Mo Goes to South Africa
MO GOES TO SOUTH AFRICA
Forget about the 20 hour flight, IN COACH, where I want to fling myself out of the plane above the Sal Islands where we stop to refuel. Forget about the days of disorientation during the shoot. The makeup artist (it’s always the makeup artist) says my dizziness is due to my chakras being affected by Table Mountain. Really? So you don’t think it has anything to do with being suspending in midair for a day?
She asks if I know Shaka Zulu. Forgive me, I am embarrassed to admit that at the time I did not. I know Chaka Chan, but that doesn’t impress. I have since learned that Shaka Zulu (real name: Shaka kaZenzangakhona) was the most influential leader of the Zulu people.
I learn a lot about South African history in a short time. Cape Town remains the most spectacular place I have visited. And not in a safari kind of way. I don’t do safari. There’s nothing appealing about proving I can be friends with a lion. Cape Town is far from safari-ish. It is where the mountains meet the sea. Beautiful, fragrant flowers blossom all around. Running along the harbor, I pass restaurants with abundant seafood. The dollar is strong (9 Rand to $1), so I order an appetizer of fresh fish for two. I am one and the plate is humongous. I’m embarrassed as an overflowing mound of shellfish is carried to my table, but I am happy. I buy drinks for the honeymooning couple next to me and ask them if they’d like a shrimp.
It looks safe and gorgeous here, but I am told not to walk alone after dark no matter how inviting and un-intimidating the road along the water looks. Walk directly from the restaurant to the taxi.
We finish shooting early and I decide on a trip to the District Six Museum over a hike up Table Mountain (and I like my hikes), but what a rare opportunity to peruse a museum dedicated solely to a neighborhood decimated by apartheid.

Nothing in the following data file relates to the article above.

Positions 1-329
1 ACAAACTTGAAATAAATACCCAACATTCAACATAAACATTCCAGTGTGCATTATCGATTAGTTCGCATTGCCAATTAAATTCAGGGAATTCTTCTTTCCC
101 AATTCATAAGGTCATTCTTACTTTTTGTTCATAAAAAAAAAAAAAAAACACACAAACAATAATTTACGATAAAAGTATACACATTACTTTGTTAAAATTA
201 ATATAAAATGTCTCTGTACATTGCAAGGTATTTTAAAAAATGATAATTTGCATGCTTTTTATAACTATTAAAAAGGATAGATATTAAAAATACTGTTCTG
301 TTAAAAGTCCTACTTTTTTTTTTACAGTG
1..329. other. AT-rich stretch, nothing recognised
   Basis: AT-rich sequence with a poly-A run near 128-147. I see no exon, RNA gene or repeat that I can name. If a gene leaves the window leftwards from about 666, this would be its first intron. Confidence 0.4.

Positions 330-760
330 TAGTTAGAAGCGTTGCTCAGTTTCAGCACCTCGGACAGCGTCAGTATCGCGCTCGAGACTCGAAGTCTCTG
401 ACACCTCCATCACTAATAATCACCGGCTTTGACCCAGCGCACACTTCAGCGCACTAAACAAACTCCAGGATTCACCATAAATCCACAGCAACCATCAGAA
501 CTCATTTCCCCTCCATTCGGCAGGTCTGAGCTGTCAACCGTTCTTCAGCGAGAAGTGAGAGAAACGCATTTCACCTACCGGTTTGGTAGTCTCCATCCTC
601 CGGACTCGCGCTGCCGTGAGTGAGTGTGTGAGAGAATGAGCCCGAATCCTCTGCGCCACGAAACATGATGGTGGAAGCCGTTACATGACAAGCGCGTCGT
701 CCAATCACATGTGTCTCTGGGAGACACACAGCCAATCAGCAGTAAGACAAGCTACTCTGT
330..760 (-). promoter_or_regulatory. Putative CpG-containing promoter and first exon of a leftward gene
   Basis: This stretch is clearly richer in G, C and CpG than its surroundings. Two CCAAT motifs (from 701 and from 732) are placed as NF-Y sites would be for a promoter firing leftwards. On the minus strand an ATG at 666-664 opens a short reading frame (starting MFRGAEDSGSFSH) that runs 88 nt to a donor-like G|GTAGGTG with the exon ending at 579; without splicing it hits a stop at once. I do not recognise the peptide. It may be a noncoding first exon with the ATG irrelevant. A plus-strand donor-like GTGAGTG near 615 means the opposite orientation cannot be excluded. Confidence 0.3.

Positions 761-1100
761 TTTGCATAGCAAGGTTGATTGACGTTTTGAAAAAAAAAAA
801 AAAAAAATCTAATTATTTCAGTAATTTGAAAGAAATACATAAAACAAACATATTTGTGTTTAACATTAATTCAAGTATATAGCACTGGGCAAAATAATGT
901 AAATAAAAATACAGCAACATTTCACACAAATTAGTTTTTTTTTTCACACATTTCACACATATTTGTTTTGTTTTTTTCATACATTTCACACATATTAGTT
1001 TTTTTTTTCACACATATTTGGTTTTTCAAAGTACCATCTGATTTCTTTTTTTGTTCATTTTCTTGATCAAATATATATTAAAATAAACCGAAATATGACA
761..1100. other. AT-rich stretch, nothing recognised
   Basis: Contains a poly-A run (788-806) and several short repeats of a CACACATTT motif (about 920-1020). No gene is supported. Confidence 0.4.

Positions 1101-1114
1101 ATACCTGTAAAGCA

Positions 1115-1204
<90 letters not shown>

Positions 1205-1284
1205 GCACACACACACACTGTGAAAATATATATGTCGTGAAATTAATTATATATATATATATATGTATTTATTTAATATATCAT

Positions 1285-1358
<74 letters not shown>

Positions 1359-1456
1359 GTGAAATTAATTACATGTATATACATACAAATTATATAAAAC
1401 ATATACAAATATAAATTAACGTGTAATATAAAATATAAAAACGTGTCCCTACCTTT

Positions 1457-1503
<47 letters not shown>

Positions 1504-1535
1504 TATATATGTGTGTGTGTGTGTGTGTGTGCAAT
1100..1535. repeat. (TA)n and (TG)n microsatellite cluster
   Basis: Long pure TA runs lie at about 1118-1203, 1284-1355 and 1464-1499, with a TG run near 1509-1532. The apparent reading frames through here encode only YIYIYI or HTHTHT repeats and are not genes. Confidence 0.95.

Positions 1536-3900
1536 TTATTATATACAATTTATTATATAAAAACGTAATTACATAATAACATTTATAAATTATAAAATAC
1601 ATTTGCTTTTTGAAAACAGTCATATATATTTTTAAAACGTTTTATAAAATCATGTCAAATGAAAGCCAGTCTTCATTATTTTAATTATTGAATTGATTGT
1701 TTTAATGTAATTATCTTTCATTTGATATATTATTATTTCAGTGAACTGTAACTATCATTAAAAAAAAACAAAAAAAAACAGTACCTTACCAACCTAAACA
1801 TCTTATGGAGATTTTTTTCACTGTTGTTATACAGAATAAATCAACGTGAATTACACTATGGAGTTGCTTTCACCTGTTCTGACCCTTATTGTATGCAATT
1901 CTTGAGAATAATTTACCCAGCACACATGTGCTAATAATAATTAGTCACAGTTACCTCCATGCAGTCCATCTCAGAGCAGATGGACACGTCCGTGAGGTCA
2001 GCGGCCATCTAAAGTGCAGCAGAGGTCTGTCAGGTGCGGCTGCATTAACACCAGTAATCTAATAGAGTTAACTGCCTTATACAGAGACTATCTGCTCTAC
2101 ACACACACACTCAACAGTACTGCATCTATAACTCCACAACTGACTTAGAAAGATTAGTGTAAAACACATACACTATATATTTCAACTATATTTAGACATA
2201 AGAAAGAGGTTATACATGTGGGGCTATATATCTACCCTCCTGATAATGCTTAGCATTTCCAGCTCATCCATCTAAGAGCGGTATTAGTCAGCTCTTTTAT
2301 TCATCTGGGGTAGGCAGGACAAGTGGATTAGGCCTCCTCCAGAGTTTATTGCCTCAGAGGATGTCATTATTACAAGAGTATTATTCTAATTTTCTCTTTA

The museum is quiet and I am given a one-to-one talk and tour by a man named Noor Ebrahim who grew up in District Six and was one of the more than 60-thousand people, mostly coloreds (as brown people were labeled) forced from their homes, many of which were bulldozed, when District Six was designated a “whites only” zone during apartheid in the 1960s.
Until then about 10% of Cape Town’s population; artists, shop owners, laborers, and immigrants, called District Six home. A mix of blacks, whites, and coloreds could worship, or not, at a mosque, church or temple. Noor tells me about the families he knew who were torn apart because of the color of their skin. A white woman and her black husband separated and forced to live in different communities. Their brown child made to live in a colored community.
The Race Classification Board made the final decision on a person’s race. People must carry documents identifying the group to which they belong. Interracial marriage is against the law. A brown or black woman making a living cleaning the office of a white doctor now has to endure the hardship of commuting 15 or more miles from outside of town without a car. Many lose their jobs.
These are the stories Noor tells me as we sit down on a “Europeans only” bench, a relic of just a few decades earlier. Apartheid ends in 1994, and some people like Noor are given the chance to reclaim the land on which their homes once stood – if they can afford to make that a reality. Some can. Many can’t.
Can a person ever reclaim a house once it’s been destroyed? Of course not. When I heard of Nelson Mandela’s passing yesterday, I thought of Noor and how the courage of a man like Mandela made it possible for him to go home again – not to a house – but to a place of dignity. That’s quite a legacy.
Noor Ebrahim’s book is called Noor’s Story: My Life in District Six.